Today was our first full day following our schedule, and it was a HUGE day. We began with two hours of asana class (physical poses), with lots of breathing to accompany each pose. Some of the breathing was familiar, such as breath of fire and ocean breath, but other stuff was brand new, such as sheep's breath. Sheep's breath is a cooling breath, and you actually stick out your tongue as far as you can, roll it vertically like a long straw, and suck in air through your tongue and exhale through your nose. So needless to say I'm happy that I'm in that portion of the population who is genetically able to roll their tongues!
The asana class was challenging but good. I cranked out a great wheel pose and full bow pose, which were the highlights of my morning. My super-tight hamstrings continue to challenge me in seated forward fold and shoulder stand and plough remain difficult.
My favourite part of the class is all the mantras we use. From the first "OM" I ever uttered in a yoga class at Zen Zone in Brandon, I was hooked. Mantra is defined as a sound or series of sounds having physical, psychic, or spiritual potency when recited in a certain manner. It operates on the belief that the world is in a constant state of vibration and we generate vibrations through mantra that can alter our physical, mental, spiritual, and emotional states. Our yoga teacher Michelle says that the mind is like a drunk monkey and mantras silence the mind. Every morning we begin with an invocation mantra in Sanskrit that invites bliss, consciousness, and truth eternally, ending with OM. No one has a definite idea where OM originated from, but it is defined as the verbal expression of creation and is present in some variations in all faiths. Christians say "Amen" for example. The other interesting thing that was confirmed for me today is that yoga is NOT a religion. Yoga is spiritual, inclusive, and encompasses all faiths.
Following our asana class, we had a break then two hours of theory. They say teachers are the worst students, and when I am learning something new at a conference, I usually paraphrase my learning and tweet it out on Twitter. Well no one does that at yoga teacher training, so it's old school with a notebook and pen. I don't even have a highlighter! Today's theory classes focused on the seven chakras (energy centres located along the midline of the body in line with the spinal cord) and prana (our life force). Pranayama is the term used to describe our efforts to control our prana, which encompasses a variety of breathing practices.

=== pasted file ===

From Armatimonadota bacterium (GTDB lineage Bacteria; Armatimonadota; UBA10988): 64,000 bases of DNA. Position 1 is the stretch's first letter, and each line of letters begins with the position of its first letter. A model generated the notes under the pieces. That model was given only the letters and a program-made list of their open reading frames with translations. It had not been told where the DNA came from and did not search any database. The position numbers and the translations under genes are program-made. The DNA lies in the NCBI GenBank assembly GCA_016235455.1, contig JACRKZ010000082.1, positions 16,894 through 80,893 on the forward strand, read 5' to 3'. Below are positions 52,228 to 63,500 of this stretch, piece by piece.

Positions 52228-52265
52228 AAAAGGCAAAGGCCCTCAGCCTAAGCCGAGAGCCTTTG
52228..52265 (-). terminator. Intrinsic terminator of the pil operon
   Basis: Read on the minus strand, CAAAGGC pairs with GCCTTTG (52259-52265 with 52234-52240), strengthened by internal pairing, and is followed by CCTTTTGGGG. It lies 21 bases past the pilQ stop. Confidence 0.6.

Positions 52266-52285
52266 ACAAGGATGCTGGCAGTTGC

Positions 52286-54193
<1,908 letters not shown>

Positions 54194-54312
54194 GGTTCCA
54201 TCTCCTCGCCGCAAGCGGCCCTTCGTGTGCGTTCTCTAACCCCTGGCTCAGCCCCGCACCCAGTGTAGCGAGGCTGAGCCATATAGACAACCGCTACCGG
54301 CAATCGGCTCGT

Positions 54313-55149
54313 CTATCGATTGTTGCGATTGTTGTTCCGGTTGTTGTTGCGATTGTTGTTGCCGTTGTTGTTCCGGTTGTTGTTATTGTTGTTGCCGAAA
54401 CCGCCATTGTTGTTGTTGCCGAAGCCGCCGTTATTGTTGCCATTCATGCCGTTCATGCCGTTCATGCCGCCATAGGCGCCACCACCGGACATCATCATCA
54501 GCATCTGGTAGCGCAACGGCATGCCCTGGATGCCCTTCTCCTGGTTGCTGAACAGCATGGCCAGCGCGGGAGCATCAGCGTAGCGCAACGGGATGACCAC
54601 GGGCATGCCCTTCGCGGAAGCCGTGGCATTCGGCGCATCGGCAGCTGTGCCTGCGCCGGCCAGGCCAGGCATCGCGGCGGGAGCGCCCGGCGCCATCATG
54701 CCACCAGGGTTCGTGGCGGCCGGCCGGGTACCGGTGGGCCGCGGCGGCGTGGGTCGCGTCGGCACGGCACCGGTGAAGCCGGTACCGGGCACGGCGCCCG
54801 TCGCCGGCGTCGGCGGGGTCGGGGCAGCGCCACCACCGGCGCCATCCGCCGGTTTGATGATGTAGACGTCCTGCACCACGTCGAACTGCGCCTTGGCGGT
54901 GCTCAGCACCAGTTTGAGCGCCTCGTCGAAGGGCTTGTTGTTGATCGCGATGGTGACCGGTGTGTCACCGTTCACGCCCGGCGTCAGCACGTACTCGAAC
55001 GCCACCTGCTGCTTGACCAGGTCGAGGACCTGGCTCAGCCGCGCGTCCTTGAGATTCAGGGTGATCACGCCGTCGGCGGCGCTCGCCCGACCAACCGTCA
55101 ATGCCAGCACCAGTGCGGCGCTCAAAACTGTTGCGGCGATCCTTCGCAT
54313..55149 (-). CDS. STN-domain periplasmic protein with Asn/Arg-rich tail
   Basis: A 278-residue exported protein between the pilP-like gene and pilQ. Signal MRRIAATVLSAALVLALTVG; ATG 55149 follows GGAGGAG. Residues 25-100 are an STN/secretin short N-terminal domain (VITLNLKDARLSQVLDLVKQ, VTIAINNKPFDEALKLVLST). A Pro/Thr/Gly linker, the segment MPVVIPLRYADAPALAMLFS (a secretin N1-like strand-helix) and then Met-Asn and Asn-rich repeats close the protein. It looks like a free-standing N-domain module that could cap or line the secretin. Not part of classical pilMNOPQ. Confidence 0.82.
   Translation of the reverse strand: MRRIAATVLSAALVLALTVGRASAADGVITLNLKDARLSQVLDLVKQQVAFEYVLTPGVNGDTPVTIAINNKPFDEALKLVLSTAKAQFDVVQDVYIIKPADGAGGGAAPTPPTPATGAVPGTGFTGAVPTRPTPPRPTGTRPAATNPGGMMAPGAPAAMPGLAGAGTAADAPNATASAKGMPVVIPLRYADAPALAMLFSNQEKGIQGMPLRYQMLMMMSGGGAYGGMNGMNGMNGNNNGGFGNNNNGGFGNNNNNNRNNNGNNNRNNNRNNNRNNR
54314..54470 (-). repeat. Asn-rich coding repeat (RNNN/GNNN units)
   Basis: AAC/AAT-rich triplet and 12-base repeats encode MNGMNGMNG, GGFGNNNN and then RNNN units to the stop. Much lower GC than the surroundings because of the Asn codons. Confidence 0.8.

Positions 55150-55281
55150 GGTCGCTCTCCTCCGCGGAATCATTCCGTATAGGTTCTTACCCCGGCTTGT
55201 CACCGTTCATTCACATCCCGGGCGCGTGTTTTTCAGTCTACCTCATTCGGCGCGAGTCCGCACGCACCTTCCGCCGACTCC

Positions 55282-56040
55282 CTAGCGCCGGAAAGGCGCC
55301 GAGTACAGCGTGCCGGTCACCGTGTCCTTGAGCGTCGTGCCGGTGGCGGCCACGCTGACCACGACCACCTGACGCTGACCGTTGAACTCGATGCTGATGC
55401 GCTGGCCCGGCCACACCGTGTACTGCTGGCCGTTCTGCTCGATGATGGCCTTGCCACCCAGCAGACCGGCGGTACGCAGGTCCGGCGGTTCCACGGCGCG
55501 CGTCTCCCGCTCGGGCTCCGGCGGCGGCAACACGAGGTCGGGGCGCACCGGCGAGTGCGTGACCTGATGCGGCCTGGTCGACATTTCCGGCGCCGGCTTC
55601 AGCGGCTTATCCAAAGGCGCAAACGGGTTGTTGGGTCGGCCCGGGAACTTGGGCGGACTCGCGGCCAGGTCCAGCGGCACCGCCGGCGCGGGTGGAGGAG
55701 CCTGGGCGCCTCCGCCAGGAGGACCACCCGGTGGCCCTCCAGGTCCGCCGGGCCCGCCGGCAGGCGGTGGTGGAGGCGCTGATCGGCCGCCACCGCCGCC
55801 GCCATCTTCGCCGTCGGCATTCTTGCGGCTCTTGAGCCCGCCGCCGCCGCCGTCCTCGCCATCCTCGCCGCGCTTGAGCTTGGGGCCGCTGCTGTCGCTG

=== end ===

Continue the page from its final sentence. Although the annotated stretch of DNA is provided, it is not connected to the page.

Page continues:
My favourite part of today was our final asana practice. We had a yin class, which is when we hold a pose for a minimum of three minutes, practice breathing techniques, and really relax into the pose. We concluded our practice today with yoga nidra. I had never heard of yoga nidra before, but we spent some time learning about it during theory today, and I was super excited to try it. Yoga nidra is the practice of dynamic sleep--sleep with a trace of awareness. It's conscious relaxation, and we got comfortable on our mats with bolsters, blankets, and eye pillows. Michelle's voice led us through 40 minutes of yoga nidra, including relaxation, breathing, and visualization. We set a sankalpa at the beginning, which means resolution or resolve--useful for overcoming habits or achieving goals. When our minds are in the yoga nidra state, setting a sankalpa is like planting a seed in the subconscious. The forty minutes seemed to be over in the blink of an eye, yet it seemed to last forever. It was an amazing experience and we do yoga nidra at least twice a week in our teacher training.
I was flying high after my wonderful day, but sadly got brought down to earth with an actual bite on the butt! Aussie A and I decided to go for a walk as I had less than 1000 steps on my Fitbit today. All was going well until an unleashed dog came running out of nowhere, barking its head off. We walked faster, but it chased us and went for me! Its teeth caught my brand-new Lulu wonder under tights and ripped them. We got away as fast as we could and I thought the dog had actually bit me. Poor A was subjected to me pulling down my tights in the middle of the street to see if the skin was broken. Thankfully it was not, as that would have meant a trip to the hospital and rabies injections! So it was a very scary experience but it could have ended a lot worse. The ongoing tragedy is that I only had two pairs of yoga crops (backpacking problems) and now I only have a purple pair. I'm accepting donations in Lagonissi, Greece, if you want to help out an aspiring yogi!